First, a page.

The rain twists slowly across the landscape. It hisses around me, making the world sound like a dead channel, and it clatters against the back of my waterproof as I hunch over my rucksack to fish out my camera.
What a view.
“Please, let nothing change – this is perfect,” I say to myself, ignoring the fact that physically I’m in a fairly miserable state. However, just for a few minutes I will be able to banish what my rational brain is telling me – that my so-called waterproof trousers obviously aren’t, that I’m standing on a Northumbrian hillside in the rain on December 29th, while other people are laying on the floor and groaning from being mince-pied and turkeyed to the brink of death, and it’s only a matter of time until my boots fill with water, at which point Full-Blown Misery will commence. For a few minutes, I can put the camera up to my eye, and the world will recede, the same way it does when I’m tapping out or scribbling down words. For a very short while, it will be nice to not be here.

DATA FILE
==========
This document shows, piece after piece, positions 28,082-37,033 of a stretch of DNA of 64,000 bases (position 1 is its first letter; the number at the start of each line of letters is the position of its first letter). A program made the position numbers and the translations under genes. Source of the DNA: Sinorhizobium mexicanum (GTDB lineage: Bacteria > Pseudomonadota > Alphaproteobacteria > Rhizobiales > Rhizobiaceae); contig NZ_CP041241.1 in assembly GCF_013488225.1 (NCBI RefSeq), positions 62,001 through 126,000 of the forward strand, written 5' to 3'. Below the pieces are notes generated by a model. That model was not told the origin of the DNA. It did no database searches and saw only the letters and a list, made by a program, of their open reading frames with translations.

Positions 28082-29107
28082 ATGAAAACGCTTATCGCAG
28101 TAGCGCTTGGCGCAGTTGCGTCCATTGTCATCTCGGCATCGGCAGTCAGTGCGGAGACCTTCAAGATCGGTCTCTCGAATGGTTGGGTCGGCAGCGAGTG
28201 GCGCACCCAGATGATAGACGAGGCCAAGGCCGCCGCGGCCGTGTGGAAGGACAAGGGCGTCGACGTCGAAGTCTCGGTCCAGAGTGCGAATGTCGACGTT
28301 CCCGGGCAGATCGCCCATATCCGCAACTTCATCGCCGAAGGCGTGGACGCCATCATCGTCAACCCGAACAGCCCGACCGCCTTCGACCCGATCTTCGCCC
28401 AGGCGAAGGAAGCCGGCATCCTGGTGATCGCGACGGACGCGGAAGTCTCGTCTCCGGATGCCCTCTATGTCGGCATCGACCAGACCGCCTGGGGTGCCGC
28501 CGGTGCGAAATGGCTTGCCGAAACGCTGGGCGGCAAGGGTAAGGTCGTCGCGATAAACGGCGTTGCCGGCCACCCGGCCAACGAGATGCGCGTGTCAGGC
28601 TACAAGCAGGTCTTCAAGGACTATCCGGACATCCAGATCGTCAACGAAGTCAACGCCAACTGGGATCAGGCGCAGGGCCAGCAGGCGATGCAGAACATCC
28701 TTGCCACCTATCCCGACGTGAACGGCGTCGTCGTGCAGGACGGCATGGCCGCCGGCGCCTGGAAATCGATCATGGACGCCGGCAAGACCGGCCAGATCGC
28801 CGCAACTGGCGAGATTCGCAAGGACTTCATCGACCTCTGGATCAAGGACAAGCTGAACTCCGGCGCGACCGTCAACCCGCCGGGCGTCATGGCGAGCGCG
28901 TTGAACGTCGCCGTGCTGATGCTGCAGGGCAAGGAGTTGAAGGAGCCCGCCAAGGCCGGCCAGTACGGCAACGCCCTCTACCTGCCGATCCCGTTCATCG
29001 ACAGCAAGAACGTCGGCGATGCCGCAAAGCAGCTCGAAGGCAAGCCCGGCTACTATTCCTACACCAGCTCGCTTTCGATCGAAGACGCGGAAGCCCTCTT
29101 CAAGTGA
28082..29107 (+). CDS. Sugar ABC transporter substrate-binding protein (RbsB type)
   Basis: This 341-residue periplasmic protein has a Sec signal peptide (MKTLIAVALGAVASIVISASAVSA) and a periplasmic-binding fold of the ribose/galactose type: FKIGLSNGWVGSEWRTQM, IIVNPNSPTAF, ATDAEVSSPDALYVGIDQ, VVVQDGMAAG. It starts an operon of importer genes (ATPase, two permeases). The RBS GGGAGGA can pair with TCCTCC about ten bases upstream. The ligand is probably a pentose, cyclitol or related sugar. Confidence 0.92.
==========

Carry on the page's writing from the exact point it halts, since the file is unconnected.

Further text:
I compose my shot, hold down the shutter release…
I check the batteries. Oh well, I’ve had these rechargeables for years – I know they’re topped up because I did it last night, but maybe their charge has shallowed out with use. Fair enough. I dig out the pack of brand new batteries I bought at Hexham Tesco the day before, spend a few moments cursing because my fingers are too cold to lever the plastic away from the cardboard back, and pop 2 fully-charged AA cells into my camera.
I turn it on.
After a few seconds, the power indicator flashes red – and it shuts down again.
Alas. After ten years, my trusty point & click Kodak Z740 is no more.
But I can’t complain. I knew it was coming, which is why I’d been scanning point & click camera options for the last year. I wasn’t using it to learn to take photos – that’s what my Canon EOS30D is for.
Still, ten years is a lot of photos, even for someone as erratic with a camera as I am…
Ten years is a good time for a camera to last. But it’s a royal pain that I’ve discovered this at the beginning of my walk. Well, c’est la merde. I shove the inert, suddenly useless lump of metal back into my rucksack, turn and trudge onwards.
My Kodak Z740 is dead.
(Oh HAI, just-arrived Panasonic Lumix).
All photos: Mike Sowden.